• Senegal



With a history rich in French colonialism, this country has spectacular architectural sites, coastal vistas, and tranquil nature. Senegal enjoys a rich culture full of music and dancing, with the capital city of Dakar embracing a strong contemporary art scene that often draws the younger population out at night. It has been compared to an almost Parisian-like city found in the exotic landscape of West Africa.

The first French settlement to find its way to West Africa is found in Senegal. Saint-Louis is a history lover’s dream, with incredible colonial architecture that will make you feel you are stepping back in time. Located on a small island in the center of the Senegal River, you will truly feel engulfed by the powerful stories and ambience of this city.

For the wildlife seekers take some time to visit the Niokolo-Koba National park where many majestic creatures are protected. Here you might come across some elephants, hippopotamus, or even some crocodiles.

No matter where you find yourself in Senegal, you’ll be greeted with friendly people and a lively energy that begs visitors to join. From the sparks of energy found in the capital city to the luxurious calm found along the coastline, Senegal has something for everyone.


The best time to visit Senegal is between November in February when you will see the driest and coolest season for the country. However, the closer you visit to the rainy season means you’ll encounter a more verdant landscape with popping flower blossoms and countless birds soaring through the sky. The rainy season is seen between June and September, however, take note that many hotels offer lower prices during this time of year to try and encourage more visitors during the more humid season.

One thing to take note of during the dry season is the strong harmattan winds that come blowing down from the Sahara desert. These winds can become quite powerful and often bring along with them heavy dust and dry air. This is especially important to be aware of should you struggle with any breathing ailments or sensitivity to exceptionally dusty weather.

You’ll often see temperatures floating somewhere around 83-degrees Fahrenheit, so be sure to pack clothes that are comfortable and lightweight. Prepare for cooler evenings and even some possible showers by bringing along a light sweater and light rain jacket. If you plan on exploring the country by foot, be sure to pack a sturdy pair of walking shoes to accommodate your adventures.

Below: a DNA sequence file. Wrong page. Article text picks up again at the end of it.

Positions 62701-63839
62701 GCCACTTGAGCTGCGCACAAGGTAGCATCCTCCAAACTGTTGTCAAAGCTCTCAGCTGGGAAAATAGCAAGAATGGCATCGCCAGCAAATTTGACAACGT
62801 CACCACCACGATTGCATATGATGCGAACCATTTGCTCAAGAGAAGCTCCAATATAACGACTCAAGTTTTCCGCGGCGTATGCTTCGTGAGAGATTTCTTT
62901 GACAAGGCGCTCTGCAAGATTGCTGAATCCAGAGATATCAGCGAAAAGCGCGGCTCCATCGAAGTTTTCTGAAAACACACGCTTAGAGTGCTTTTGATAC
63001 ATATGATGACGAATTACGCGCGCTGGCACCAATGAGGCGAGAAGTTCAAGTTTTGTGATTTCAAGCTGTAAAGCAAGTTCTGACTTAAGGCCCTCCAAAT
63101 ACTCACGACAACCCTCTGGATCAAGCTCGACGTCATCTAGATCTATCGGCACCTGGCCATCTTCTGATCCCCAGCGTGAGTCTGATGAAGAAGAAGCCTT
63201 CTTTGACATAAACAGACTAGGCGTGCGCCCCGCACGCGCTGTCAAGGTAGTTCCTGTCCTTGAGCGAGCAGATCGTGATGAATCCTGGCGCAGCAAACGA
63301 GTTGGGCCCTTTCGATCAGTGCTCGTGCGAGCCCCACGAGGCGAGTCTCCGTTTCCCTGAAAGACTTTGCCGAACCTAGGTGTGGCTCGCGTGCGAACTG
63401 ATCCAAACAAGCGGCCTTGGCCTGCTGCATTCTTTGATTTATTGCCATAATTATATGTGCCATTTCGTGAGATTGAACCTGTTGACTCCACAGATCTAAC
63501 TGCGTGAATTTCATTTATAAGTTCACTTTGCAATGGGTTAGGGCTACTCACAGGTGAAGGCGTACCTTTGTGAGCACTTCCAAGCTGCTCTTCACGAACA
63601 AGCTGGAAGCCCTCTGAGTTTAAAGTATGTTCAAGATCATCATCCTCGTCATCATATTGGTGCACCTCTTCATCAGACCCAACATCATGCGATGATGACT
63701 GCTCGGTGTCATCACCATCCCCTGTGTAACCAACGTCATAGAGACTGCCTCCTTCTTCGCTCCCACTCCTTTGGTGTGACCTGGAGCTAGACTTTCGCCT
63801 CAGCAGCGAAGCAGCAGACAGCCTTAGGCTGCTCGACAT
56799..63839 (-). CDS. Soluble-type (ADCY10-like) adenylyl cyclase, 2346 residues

You don’t have to look far to see the French influence within Senegal cuisine. From croissant and pastries, to freshly baked breads, it’s clear that the former colony of France embraced some of the tastes and textures of the European country. Stop and grab a quick baguette sandwich for lunch of breakfast as you explore the capital city of Dakar by foot.

However, when looking for staple meals enjoyed by the people of Senegal, you’ll often find meals that are rich in rice, couscous, and millet. One of the favorite dishes of the country, often seen as the national dish of Senegal, is a meal called thiéboudienne (sometimes seen Thiebou jen) which is comprised of large pieces of fish stuffed with various flavorful herbs and then presented atop rice and vegetables.

Deserts are often very rich and sweet, with the influence of a popular Senegal crop – the peanut – showing in various forms. Enjoy thiakry after your meal, a sweet couscous pudding. Or stop by a local market and buy yourself a cinq cetimes, which literally translates to “five-cent cookie.”

If hoping to taste some of the more popular beverages of Senegal, one of the more commonly enjoyed beverages is a drink called bissap. Made with hibiscus, sugar and water, this fruitful and light drink is a sweet treat for a warm day. The French inspired ginger drink, gingembre, is also a favorite of the locals. The country also loves tea and prefers attaya tea.


-          Saint Louis Jazz Festival: Held every year in the early part of May in the city of Saint-Louis, this festival is the most well-known festival in all of West Africa. Pulling talent from a variety of international locations, there is an open air stage that fills the sky with the pulsing heartbeat of jazz and musical energy.